On Saturday, the mountain, located on the state's southwestern peninsula, began to erupt at a low level, prompting scientists to raise an early warning. On Monday, that alert level was raised again to "watch" as pilots observed a 22,000-foot-high smoke plume rising from the peak, reports the International Business Times.
Elevated ground surface temperatures and satellite images of smoke plumes are both criteria that the Alaska Volcano Observatory uses to distinguish an "erupting" volcano from normal levels of background seismic activity.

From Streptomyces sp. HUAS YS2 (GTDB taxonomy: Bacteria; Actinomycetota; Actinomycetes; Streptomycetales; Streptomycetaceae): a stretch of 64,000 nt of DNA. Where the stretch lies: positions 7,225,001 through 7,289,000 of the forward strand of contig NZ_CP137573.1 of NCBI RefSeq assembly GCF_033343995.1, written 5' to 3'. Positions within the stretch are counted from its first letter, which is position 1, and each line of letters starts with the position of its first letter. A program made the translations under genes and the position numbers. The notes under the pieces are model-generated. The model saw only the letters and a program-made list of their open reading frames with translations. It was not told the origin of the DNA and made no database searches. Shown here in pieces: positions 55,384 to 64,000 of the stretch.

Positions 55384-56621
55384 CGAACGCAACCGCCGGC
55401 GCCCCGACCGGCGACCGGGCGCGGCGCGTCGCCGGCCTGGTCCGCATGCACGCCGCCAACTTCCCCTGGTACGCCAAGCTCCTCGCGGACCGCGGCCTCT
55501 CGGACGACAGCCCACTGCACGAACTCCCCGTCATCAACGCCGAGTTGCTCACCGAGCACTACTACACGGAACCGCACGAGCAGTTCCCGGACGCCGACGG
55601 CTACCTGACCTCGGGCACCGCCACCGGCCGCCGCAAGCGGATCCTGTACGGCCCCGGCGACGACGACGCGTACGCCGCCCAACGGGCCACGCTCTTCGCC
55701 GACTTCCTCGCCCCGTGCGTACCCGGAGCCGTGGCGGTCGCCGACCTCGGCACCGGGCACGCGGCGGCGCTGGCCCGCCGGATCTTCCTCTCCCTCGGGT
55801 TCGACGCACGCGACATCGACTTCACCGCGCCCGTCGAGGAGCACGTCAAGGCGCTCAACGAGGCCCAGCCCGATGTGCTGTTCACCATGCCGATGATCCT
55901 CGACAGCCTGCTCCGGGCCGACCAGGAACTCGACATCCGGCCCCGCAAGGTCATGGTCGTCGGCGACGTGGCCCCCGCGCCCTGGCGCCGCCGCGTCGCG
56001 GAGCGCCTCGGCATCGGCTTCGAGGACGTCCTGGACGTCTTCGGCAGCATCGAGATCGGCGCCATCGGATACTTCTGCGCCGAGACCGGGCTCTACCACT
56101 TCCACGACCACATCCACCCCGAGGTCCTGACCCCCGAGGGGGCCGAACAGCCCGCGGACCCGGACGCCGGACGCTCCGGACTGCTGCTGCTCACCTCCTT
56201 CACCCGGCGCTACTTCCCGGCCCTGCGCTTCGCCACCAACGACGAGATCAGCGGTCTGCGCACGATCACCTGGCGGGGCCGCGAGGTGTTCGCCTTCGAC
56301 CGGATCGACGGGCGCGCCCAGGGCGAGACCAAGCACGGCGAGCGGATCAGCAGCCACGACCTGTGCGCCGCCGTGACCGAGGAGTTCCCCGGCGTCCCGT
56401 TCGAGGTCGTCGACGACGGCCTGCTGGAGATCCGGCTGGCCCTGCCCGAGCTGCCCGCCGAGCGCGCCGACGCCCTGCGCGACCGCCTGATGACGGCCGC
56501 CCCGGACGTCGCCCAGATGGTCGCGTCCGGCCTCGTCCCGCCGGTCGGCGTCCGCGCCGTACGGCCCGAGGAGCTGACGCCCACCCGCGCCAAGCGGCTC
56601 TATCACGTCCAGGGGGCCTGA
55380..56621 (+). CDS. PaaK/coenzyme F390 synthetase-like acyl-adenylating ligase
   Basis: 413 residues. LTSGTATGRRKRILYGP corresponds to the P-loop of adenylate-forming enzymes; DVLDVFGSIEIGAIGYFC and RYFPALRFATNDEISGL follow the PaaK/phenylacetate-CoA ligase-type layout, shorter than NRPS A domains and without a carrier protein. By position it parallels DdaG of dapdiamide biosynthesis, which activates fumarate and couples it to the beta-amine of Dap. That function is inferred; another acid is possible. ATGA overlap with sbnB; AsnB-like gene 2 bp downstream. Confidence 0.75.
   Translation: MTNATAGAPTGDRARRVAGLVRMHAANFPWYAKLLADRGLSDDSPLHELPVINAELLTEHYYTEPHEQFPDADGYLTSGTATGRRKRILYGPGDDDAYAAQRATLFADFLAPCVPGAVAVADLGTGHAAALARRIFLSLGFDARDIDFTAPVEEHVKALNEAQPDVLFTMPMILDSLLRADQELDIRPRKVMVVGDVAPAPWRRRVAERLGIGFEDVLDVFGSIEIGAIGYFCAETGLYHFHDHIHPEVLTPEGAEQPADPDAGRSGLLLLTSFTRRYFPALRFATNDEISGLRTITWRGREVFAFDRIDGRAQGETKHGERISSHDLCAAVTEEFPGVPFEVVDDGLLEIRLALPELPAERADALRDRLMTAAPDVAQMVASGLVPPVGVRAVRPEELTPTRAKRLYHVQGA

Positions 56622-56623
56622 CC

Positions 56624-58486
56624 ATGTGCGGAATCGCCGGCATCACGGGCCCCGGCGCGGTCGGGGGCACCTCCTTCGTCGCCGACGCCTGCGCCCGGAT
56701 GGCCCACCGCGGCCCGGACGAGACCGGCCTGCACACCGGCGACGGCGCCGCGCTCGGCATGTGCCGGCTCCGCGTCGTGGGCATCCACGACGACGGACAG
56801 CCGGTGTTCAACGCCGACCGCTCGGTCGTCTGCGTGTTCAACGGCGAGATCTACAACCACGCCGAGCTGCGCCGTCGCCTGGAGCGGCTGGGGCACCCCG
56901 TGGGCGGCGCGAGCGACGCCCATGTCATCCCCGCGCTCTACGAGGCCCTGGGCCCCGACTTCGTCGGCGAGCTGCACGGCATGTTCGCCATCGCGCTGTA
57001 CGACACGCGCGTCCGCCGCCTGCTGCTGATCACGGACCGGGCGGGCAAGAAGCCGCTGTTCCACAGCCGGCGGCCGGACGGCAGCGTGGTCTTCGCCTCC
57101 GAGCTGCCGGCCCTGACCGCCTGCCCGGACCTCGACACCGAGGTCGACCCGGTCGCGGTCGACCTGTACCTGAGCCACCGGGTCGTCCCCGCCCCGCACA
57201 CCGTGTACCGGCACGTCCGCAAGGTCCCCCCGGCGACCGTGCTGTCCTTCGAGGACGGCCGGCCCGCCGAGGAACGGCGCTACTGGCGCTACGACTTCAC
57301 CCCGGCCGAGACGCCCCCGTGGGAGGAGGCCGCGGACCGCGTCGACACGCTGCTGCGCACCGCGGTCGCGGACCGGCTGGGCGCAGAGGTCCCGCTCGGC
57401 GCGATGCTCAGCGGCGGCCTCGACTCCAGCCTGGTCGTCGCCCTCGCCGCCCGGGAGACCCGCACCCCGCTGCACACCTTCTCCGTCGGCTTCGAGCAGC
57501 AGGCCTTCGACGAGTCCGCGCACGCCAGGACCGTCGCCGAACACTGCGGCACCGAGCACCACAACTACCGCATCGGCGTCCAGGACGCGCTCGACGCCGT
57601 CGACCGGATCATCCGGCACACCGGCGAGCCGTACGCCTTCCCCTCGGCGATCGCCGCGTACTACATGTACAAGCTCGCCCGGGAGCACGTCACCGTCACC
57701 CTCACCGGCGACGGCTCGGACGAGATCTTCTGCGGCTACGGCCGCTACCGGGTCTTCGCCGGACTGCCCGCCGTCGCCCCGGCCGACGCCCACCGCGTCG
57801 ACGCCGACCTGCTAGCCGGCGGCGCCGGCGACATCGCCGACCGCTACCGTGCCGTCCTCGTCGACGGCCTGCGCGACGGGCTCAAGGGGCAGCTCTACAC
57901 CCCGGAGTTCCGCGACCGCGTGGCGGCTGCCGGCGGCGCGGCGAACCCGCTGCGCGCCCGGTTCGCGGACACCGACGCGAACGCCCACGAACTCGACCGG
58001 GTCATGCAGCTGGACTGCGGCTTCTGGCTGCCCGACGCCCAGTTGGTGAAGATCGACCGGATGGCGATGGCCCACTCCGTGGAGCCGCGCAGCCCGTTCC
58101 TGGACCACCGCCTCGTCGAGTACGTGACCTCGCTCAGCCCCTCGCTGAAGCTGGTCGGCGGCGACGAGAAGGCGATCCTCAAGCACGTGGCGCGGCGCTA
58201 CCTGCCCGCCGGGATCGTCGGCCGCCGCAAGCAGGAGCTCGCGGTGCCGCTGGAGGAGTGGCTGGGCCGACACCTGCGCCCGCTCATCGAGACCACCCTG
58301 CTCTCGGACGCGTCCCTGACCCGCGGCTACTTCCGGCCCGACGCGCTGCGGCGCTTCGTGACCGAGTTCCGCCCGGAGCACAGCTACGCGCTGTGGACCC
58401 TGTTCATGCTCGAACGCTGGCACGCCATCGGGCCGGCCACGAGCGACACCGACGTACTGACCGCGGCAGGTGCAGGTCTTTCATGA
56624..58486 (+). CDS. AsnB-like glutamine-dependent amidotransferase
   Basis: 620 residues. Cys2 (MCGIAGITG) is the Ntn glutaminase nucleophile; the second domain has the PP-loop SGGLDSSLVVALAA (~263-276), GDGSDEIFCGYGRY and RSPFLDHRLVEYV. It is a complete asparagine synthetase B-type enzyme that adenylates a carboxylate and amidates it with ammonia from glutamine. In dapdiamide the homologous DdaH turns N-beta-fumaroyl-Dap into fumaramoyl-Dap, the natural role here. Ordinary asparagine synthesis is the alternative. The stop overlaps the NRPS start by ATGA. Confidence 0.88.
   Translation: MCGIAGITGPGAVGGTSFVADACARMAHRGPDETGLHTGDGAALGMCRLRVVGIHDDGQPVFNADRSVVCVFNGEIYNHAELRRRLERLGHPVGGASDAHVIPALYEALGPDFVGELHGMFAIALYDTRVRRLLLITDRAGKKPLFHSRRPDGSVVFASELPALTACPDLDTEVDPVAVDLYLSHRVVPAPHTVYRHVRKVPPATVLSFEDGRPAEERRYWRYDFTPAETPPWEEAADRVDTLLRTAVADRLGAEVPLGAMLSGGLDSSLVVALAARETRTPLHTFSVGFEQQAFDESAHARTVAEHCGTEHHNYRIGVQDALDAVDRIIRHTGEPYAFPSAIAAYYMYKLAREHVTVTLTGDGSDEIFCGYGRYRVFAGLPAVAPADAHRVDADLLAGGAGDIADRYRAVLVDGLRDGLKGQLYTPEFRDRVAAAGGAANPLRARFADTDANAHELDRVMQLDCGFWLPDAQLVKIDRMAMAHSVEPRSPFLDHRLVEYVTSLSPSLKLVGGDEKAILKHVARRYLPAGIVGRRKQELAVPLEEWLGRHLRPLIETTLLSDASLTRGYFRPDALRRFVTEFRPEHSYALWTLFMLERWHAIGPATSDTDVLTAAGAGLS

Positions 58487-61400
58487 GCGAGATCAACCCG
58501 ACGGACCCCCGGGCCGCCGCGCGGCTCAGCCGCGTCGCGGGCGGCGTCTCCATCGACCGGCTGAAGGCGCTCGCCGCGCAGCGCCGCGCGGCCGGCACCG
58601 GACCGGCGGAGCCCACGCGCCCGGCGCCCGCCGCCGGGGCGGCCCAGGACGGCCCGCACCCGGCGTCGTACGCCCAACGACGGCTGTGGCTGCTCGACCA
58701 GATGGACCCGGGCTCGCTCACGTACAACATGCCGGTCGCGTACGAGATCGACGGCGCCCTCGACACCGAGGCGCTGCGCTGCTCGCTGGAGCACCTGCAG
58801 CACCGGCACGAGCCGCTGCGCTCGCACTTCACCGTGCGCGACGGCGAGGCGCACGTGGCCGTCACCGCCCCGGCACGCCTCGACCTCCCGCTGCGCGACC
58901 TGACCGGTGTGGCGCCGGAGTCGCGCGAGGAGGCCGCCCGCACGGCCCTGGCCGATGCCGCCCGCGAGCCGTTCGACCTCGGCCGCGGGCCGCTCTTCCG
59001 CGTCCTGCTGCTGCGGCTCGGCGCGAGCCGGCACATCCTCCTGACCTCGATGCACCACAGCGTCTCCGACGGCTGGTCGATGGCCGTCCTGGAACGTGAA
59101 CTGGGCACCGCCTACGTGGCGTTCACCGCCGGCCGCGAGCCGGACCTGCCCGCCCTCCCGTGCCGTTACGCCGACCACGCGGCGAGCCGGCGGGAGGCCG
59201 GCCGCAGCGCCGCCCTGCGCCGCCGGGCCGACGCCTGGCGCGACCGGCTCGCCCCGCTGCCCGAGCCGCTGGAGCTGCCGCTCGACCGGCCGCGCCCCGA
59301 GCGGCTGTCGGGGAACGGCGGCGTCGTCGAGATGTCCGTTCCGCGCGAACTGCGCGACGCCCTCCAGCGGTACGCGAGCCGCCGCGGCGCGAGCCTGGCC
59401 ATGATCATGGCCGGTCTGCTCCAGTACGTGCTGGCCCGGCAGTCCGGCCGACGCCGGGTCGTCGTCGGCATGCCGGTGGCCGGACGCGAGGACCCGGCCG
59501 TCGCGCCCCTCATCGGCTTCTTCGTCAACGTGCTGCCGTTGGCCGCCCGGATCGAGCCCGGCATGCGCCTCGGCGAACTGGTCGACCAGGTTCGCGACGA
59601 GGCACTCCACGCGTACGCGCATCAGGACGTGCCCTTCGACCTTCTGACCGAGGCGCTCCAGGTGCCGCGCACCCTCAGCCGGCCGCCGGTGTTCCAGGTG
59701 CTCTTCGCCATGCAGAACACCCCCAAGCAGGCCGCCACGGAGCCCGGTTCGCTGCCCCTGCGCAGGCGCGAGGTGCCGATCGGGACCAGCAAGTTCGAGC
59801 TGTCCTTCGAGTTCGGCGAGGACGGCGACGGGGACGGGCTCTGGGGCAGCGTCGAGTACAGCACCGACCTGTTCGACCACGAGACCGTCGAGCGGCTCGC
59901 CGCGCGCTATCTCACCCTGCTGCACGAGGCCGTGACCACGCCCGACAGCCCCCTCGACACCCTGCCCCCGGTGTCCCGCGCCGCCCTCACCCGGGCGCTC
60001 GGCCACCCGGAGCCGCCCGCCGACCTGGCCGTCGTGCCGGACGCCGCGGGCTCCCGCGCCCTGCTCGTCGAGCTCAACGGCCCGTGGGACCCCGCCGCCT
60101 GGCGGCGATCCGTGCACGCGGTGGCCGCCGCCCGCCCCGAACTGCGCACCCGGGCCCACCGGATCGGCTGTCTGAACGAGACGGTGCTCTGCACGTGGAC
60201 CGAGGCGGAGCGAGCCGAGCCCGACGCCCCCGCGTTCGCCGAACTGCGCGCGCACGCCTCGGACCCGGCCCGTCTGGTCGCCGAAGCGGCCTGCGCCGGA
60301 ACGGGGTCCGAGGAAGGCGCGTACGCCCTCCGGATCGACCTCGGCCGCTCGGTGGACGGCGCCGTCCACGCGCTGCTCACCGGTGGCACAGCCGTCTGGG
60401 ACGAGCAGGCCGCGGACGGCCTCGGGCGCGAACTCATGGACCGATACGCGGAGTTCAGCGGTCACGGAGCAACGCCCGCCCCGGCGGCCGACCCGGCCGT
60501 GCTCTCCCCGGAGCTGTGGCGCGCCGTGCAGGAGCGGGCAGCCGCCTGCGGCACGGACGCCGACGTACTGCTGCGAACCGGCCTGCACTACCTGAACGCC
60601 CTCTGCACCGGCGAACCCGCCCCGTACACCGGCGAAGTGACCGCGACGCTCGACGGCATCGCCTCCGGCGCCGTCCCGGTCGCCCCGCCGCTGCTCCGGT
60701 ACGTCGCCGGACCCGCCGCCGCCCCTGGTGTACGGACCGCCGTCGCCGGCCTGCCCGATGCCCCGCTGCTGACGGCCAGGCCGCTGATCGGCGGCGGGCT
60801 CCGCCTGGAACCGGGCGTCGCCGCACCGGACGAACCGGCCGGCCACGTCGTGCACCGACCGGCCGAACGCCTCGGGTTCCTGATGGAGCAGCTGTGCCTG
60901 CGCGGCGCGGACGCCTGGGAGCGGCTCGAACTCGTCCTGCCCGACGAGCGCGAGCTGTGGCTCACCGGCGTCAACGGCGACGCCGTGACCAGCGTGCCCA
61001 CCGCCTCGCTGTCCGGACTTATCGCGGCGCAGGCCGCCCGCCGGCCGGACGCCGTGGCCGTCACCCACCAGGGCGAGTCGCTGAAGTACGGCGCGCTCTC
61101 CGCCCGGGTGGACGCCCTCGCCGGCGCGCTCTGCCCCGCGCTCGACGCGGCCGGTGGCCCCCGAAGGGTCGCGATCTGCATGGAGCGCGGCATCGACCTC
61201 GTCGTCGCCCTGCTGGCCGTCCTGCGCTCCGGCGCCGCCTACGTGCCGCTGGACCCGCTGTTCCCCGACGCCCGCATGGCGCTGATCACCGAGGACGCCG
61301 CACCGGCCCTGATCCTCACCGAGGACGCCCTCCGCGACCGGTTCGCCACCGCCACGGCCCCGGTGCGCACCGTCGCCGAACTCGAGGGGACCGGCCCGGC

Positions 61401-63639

Oh, and some campers noticing lava spilling down the northeast side of the volcano.
Pavlof is one of Alaska's most active volcanoes, having erupted dozens of times since 1980. Last year, an eruption caused several flight cancellations due to its location in the Aleutian Range, directly beneath commercial airline paths between North America and Asia.